To test whether the right temporoparietal effect was lateralized, the interaction map of Figure 3C was also examined using a lenient statistical threshold of 2, as depicted in the online figure (eFigure). No interaction could be observed in the left temporoparietal cortex by lowering the F threshold. Furthermore, an ROI analysis that include a within factor of hemisphere (Figure 3C) supported the lateralization of the group×condition interaction (F2,28 = 2.6, ε = 0.86, P =.08 for group × condition × hemisphere). In the left temporoparietal cortex, patients and controls showed the same modulation by emotional arousal (F2,28 = 0.3, ε = 0.83, P = .76 for ROI group ×condition interaction; F1,28 = 9.7, ε = 0.83, P < .001 for ROI main effect condition; F1,28 = 13.0, P < .001 for quadratic contrast; F1,28 = 0.5, P = .49 for linear contrast; P < .01 for pleasant vs neutral; P = .01 for unpleasant vs neutral; and P = .99 for pleasant vs unpleasant). Excluding the 2 left-handed subjects from the analysis did not change the interaction with respect to lateralization (F2,26 = 2.6, ε = 0.9, P =.08 for ROI group×condition×hemisphere).

To illustrate our findings obtained from frequency domain–transformed data in the source space, Figure 4 shows the root mean square of the 10-Hz amplitude spectrum across all sensors. Also shown is the grand mean oscillatory neuromagnetic brain response of the MEG channel (channel 85) capturing the maximum signal of the outgoing field (positive values) of the dipolar magnetic grand mean field pattern representing temporoparietal activation in controls and in patients.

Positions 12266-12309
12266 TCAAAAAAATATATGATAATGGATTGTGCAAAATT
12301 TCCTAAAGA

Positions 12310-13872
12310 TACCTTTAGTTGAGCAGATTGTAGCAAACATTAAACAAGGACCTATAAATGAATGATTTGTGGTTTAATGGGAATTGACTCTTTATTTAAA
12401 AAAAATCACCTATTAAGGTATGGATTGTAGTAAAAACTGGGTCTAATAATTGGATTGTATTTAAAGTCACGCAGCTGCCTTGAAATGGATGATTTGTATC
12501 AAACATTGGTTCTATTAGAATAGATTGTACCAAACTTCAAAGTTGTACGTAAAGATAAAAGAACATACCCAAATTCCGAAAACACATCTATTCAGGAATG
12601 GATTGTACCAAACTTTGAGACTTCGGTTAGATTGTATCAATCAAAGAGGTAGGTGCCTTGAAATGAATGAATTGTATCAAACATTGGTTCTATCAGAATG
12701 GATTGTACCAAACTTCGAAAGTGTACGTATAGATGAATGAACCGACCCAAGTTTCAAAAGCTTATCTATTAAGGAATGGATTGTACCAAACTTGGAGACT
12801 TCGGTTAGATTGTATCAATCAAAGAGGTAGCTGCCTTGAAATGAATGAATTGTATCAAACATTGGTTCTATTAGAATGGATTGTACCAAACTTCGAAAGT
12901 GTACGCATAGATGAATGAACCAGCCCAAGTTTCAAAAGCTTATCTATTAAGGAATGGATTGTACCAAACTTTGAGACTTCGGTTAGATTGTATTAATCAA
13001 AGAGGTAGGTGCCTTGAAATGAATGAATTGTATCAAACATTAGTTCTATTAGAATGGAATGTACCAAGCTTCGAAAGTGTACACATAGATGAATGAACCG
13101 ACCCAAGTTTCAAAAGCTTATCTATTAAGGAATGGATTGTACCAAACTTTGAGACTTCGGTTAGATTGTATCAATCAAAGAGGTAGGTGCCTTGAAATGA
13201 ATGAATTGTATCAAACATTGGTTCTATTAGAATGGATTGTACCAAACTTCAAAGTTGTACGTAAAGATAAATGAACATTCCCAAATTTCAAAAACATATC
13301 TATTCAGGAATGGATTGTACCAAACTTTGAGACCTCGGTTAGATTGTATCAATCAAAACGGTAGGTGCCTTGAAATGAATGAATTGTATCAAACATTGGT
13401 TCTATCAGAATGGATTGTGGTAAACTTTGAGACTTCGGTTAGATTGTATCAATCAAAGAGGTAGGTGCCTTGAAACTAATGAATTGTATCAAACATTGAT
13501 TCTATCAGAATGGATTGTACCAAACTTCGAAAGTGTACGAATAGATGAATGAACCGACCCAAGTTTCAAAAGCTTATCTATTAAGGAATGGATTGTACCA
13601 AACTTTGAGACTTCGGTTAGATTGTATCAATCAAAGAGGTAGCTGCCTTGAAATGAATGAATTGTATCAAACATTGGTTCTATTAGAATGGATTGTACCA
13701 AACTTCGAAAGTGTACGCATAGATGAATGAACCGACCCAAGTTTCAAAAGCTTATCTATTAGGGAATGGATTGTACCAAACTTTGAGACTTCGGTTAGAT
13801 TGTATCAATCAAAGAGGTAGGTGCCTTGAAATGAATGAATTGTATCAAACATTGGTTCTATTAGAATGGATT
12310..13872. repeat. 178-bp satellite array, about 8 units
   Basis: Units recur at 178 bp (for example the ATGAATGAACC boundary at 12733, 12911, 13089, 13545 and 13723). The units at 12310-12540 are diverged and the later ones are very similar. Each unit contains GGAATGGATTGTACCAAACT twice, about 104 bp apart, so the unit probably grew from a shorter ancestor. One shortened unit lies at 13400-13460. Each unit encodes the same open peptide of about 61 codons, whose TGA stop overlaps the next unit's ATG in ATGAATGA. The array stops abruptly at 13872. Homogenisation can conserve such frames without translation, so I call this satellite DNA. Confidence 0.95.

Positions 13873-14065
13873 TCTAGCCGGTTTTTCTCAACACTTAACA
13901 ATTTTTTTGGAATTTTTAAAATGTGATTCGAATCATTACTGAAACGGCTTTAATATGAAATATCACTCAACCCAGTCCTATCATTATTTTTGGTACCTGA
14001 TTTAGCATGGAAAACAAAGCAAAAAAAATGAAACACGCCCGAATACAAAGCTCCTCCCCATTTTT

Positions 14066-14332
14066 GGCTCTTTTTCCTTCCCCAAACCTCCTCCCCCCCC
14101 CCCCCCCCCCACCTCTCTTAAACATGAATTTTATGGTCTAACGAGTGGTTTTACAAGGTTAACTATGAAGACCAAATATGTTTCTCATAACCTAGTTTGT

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Figure 4.

In A (for control subjects) and B (for patients), the top rows show the root mean square values of the Fourier amplitude spectrum for each condition. Note the 10-Hz peak of the stimulation frequency and its harmonics at 20 Hz and 30 Hz indicating high signal-to-noise ratios of the magnetoencephalography signal. The middle rows show 10 cycles of the oscillatory 10-Hz mean steady-state visual evoked field for each condition extracted by the moving window procedure. The bottom rows depict the grand mean for each condition; the black arrows indicate the oscillatory response from channel 85, which best captured the maximum of the outgoing field component associated with right temporoparietal activity. The blue line represents the oscillatory brain response evoked by pleasant pictures, whereas the red and black waveforms represent the unpleasant and neutral conditions, respectively. The color bar indicates the strength of the outgoing (red) and ingoing (blue) fields in units. fT indicates femtotesla (the real and imaginary parts of the 10-Hz Fourier components have arbitrary units); N, neutral; Nc, number of subjecs for controls; Np, number of subjects for patients; P, pleasant; and U, unpleasant.

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CORRELATIONS BETWEEN RIGHT TEMPOROPARIETAL ACTIVATION, RATING PROFILES, AND THE HARS

Patients rated pleasant pictures and unpleasant pictures as equally arousing, whereas controls rated unpleasant pictures as more arousing than pleasant pictures (Figure 2). This pattern was reversed in the right temporoparietal cortex for the controls, who displayed greater ssVEF generator activity for pleasant pictures vs unpleasant pictures. The negative relationship between the arousal ratings and the right temporoparietal activity pattern was systematic across controls as indicated by a statistically significant negative correlation (r = −0.68, P < .01). Patients did not show such a relationship (r = −0.14, P = .63) (Figure 5). With respect to the HARS scores, the right temporoparietal cortex activation for unpleasant high-arousing pictures was independent of the HARS scores in patients and in controls (r = 0.32, P =.23 for controls and r = −0.31, P =.26 for patients).